In particular, they’ll be licking their lips about tomorrow’s game against a struggling side they’ve beaten in each of their last 6 Premier League matches.

Yes, whilst Wolves have been able to upset City, United, Chelsea, Liverpool and Spurs since returning to the top division, Arsenal have been a tougher nut to crack.

We came agonisingly close to taking a point from the Emirates two years ago and probably should have got a draw in last season’s home match.

That said, we were soundly thumped by them 2-0 back in February in one of the most one-sided matches I’ve ever seen. Robin van Persie scored both goals that day and if the Dutchman is in the mood again tomorrow, our prospects will be decidedly bleak.

The Team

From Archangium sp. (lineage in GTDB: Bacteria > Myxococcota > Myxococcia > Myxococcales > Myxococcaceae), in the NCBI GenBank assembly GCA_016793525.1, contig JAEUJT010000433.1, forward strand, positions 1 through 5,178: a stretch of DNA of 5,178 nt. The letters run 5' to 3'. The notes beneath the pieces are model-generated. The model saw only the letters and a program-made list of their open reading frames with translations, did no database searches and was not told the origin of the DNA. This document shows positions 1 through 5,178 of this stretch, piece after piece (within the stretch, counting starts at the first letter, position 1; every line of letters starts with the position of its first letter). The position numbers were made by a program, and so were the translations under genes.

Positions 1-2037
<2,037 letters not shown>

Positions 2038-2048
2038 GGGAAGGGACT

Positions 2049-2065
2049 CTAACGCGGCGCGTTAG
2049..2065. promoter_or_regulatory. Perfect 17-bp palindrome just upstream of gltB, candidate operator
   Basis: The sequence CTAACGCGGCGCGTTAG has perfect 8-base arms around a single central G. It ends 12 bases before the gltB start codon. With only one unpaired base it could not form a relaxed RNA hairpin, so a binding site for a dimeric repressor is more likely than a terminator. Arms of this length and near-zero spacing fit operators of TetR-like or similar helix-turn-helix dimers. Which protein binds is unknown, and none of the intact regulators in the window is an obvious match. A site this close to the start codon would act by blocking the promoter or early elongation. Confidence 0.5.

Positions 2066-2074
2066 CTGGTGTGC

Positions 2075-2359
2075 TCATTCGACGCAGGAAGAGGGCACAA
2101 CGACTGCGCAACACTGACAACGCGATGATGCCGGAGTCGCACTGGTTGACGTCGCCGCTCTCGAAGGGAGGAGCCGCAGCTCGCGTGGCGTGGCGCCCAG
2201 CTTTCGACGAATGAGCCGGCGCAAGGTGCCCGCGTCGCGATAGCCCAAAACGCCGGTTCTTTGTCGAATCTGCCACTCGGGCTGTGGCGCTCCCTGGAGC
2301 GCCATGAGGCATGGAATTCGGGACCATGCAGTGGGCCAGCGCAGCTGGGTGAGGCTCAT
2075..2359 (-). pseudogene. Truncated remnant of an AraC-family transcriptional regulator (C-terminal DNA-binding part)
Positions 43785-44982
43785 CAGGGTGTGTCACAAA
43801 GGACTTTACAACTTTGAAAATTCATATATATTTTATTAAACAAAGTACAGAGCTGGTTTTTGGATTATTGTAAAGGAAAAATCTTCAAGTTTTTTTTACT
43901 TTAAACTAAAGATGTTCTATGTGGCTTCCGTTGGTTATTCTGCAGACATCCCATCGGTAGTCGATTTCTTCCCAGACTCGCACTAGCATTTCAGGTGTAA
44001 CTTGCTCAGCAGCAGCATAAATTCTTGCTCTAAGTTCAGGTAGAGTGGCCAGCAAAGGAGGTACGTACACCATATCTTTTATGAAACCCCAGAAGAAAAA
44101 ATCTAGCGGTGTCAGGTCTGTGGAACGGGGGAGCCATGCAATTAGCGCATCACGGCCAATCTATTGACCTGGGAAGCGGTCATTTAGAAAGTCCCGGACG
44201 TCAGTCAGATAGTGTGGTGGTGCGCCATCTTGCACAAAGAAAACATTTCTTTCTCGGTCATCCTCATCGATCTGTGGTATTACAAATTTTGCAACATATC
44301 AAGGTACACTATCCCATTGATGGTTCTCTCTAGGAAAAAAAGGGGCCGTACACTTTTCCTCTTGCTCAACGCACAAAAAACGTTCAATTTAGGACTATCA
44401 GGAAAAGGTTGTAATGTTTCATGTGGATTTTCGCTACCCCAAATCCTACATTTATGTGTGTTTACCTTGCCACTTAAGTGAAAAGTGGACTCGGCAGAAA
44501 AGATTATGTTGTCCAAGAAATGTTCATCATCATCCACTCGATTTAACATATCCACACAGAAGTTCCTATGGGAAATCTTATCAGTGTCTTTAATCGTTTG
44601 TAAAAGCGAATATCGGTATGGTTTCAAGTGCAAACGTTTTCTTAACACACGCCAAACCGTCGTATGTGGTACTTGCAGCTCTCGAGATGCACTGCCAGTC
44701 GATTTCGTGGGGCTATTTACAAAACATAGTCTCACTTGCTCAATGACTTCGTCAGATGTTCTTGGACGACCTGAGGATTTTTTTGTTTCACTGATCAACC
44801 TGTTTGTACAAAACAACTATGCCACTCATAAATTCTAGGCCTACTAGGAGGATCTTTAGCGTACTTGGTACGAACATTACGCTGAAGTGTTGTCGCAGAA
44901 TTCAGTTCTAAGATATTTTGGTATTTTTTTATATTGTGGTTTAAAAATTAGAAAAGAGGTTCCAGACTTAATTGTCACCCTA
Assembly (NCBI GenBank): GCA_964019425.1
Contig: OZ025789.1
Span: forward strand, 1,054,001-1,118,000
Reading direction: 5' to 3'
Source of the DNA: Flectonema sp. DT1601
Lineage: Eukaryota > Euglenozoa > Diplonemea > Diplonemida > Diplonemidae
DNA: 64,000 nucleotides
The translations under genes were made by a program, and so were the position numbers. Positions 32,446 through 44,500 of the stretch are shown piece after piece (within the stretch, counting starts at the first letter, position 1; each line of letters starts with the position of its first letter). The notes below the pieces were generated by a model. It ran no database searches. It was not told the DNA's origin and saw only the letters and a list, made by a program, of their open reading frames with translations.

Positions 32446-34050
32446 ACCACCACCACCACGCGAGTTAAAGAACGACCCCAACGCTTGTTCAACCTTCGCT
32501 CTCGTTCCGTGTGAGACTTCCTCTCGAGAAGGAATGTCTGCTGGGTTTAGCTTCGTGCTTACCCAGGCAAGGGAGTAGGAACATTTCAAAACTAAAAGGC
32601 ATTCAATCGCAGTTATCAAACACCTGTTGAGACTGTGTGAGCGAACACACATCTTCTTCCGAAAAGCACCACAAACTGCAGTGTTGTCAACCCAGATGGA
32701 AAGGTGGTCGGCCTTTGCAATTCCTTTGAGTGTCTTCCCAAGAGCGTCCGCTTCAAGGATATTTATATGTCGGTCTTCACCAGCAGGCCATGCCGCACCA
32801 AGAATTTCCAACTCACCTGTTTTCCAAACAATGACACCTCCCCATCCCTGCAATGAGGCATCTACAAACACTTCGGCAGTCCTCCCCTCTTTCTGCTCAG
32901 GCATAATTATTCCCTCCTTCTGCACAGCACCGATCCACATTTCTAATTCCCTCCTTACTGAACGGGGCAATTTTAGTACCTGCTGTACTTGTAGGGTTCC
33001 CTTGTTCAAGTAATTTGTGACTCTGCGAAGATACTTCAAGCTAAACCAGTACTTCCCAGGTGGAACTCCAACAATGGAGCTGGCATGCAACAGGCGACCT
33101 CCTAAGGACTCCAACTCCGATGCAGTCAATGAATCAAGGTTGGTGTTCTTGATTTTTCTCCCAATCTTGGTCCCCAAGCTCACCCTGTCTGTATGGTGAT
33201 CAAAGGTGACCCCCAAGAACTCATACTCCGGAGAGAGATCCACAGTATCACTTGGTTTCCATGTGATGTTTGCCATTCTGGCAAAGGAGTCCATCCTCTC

I have no idea what Mick will do tomorrow and I have no idea what I’d do either. Play 442 and we’re likely to be carved open at will, play 451 and they’ll camp inside our half and probably pick us off. It’s a tricky one.

This is my guess at the starting XI:

Hennessey, Zubar, Johnson, Berra, Ward, Henry, Milijas, Edwards, Hunt, Jarvis, Fletcher

So that’s Dave Edwards straight back in for his work-rate, with SEB dropping out to leave Fletch as the lone forward.

Prediction League

5 of you correctly predicted the Norwich game would end in a draw with 3 also getting the 2-2 scoreline.

Well done to Louie, Ad Mant and Rich for getting the maximum. Ask K and Stourbridge Wolf take a single point.

Logically, I really can’t see a way we’ll take anything from this match.

However, purely because we’re due a result against Arsenal and you normally achieve at least one upset a year, I’ll go for the most unlikely of Wolves wins.

2-1 to the old gold.

If you’re one of those dedicated souls making the trip down to London tomorrow, have a great time and get right behind the lads.

Up The Wolves.

To everyone…